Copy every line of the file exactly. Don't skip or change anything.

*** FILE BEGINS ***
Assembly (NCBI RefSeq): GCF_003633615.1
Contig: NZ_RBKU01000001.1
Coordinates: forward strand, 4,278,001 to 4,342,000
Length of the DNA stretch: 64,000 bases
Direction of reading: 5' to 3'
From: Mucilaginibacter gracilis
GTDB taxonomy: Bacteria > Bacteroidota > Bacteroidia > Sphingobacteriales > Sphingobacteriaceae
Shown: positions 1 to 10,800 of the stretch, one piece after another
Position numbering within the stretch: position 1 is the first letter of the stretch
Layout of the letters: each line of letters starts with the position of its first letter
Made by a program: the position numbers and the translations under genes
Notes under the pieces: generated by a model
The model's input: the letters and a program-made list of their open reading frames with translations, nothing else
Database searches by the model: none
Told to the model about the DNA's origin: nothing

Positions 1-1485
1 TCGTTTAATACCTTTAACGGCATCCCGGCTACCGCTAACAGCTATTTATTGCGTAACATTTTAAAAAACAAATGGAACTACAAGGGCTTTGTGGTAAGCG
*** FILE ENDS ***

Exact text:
Assembly (NCBI RefSeq): GCF_003633615.1
Contig: NZ_RBKU01000001.1
Coordinates: forward strand, 4,278,001 to 4,342,000
Length of the DNA stretch: 64,000 bases
Direction of reading: 5' to 3'
From: Mucilaginibacter gracilis
GTDB taxonomy: Bacteria > Bacteroidota > Bacteroidia > Sphingobacteriales > Sphingobacteriaceae
Shown: positions 1 to 10,800 of the stretch, one piece after another
Position numbering within the stretch: position 1 is the first letter of the stretch
Layout of the letters: each line of letters starts with the position of its first letter
Made by a program: the position numbers and the translations under genes
Notes under the pieces: generated by a model
The model's input: the letters and a program-made list of their open reading frames with translations, nothing else
Database searches by the model: none
Told to the model about the DNA's origin: nothing

Positions 1-1485
1 TCGTTTAATACCTTTAACGGCATCCCGGCTACCGCTAACAGCTATTTATTGCGTAACATTTTAAAAAACAAATGGAACTACAAGGGCTTTGTGGTAAGCG